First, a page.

I was surprised how the characters took on lives of their own. I’d heard other writers talk about the phenomenon, but I didn’t understand it until I wrote my book. Lucy, Rick, and Romero became very real to me. Whenever I typed a false word, the character would shout inside my head, “I wouldn’t say that! I wouldn’t do that!” It was a little spooky.

Are any of the characters based on real people?

Most of them are, in one way or another. Every character has the personality, appearance, or traits of someone I know.   Most of the vignettes in the book are based on true stories. The bichon frise is modeled on my dog, Davy.  The character of Dr. John Michaels is based on my brother of blessed memory, John Michael. He owned a dog named “The Old Gentleman.”

Are any characters based on you?

I share a lot of traits with one of the characters, but I won’t say which one. It’s not Lucy’s mother.  

What do you want readers to come away with after they read No Brakes: On the Wing?

My goal was to write an entertaining story about an important issue, with elements of humor and romance. If readers come away feeling the book was well-worth their time and money, I’d be happy. That’s my personal standard for spending my time and money on something—whether it’s a seminar, meal, movie or book.  I want to come away feeling, “Yeah, that was well-worth it.”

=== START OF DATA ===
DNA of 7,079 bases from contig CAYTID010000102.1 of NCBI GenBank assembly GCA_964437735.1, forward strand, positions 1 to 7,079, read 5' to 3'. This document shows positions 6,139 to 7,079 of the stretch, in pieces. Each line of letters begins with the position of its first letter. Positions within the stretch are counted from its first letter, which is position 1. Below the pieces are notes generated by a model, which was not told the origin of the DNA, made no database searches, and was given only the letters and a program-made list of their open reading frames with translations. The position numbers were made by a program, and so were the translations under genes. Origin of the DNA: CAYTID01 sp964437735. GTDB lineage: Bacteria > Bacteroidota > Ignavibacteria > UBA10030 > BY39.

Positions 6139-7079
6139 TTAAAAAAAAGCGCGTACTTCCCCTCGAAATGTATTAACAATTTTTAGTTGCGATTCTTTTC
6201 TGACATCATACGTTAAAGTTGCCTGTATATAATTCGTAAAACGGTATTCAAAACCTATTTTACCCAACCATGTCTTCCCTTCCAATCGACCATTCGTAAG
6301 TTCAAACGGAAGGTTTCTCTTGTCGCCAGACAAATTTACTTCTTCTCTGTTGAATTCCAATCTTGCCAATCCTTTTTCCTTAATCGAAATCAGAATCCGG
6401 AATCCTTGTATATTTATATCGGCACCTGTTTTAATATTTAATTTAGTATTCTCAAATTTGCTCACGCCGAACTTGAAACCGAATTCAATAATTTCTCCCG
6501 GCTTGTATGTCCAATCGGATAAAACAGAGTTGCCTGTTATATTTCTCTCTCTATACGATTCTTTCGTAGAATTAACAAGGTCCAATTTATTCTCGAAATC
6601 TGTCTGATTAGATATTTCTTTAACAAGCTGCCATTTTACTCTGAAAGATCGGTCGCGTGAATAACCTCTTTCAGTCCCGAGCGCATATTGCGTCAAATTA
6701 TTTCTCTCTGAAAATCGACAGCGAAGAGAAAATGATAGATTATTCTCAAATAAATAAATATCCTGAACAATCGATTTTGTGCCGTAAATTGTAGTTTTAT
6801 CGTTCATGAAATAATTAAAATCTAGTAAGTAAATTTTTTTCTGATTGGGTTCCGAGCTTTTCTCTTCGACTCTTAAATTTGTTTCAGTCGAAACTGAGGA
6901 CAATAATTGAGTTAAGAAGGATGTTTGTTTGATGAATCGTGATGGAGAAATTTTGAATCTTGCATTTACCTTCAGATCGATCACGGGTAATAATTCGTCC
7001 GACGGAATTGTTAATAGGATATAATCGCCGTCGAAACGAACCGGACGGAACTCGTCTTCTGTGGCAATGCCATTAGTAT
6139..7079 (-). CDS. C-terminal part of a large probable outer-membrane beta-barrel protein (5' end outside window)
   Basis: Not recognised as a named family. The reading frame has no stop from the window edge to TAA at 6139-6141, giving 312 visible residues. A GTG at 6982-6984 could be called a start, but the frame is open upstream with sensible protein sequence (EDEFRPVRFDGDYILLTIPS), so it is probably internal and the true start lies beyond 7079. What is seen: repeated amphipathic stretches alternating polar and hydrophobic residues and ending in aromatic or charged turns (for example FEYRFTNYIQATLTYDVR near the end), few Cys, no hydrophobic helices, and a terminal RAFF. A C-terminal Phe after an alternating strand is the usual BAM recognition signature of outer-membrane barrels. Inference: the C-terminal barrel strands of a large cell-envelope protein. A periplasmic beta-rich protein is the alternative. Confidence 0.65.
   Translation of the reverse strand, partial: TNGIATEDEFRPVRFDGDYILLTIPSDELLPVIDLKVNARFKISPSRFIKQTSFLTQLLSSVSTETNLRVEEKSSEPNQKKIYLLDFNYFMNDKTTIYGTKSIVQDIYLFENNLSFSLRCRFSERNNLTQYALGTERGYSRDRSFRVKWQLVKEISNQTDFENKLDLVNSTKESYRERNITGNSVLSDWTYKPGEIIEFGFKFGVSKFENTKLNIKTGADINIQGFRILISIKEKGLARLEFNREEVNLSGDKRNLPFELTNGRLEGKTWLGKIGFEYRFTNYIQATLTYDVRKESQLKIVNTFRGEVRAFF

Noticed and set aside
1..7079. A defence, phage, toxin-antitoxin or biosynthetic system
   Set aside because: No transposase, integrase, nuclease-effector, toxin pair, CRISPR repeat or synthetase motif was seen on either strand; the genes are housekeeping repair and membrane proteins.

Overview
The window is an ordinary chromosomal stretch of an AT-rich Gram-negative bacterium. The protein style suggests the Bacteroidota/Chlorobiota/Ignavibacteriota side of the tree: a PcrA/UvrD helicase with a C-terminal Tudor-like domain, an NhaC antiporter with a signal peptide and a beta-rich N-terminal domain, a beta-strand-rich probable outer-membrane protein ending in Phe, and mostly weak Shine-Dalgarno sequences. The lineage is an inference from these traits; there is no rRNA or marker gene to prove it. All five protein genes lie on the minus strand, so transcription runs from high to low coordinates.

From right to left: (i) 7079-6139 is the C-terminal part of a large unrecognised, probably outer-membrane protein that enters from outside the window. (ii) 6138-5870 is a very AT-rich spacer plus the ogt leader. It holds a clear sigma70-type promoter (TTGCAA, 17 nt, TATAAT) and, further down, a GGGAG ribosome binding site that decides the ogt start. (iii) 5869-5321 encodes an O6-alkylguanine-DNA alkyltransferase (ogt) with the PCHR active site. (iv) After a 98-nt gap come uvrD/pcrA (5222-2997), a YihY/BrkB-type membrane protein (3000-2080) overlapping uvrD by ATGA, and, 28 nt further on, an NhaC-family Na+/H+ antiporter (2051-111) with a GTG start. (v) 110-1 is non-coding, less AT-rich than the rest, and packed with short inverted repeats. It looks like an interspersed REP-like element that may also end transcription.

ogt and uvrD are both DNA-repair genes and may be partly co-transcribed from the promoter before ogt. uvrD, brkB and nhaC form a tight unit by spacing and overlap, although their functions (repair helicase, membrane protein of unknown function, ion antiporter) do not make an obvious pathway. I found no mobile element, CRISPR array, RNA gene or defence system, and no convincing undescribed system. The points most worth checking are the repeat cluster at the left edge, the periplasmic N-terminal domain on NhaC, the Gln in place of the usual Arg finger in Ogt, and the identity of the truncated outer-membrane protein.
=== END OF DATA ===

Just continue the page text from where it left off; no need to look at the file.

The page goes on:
What is one word you would use to describe yourself?

Persistent.  It took me longer to write No Brakes: On the Wing than to go to law school, study for the bar, and pass it! I wrote every day, knowing that one day it would be finished. The next book will go much faster.  

Are there any tricks or habits you use when creating a story?

I write a lot of random scenes in my head while walking Davy. After the walk, I write them down.    

Your favorite…

Movie: Witness. It has everything I love in a movie—conflict, romance, a compelling story, even a shoot ‘em up.  Harrison Ford is a bonus.

Music: Anything that makes me want to dance. My current favorite song is “Shut Up and Dance” by Walk the Moon. 

Place you’ve visited: The Rock and Roll Hall of Fame in Cleveland, Ohio. It’s the only museum where I’ve spent eight hours straight—twice!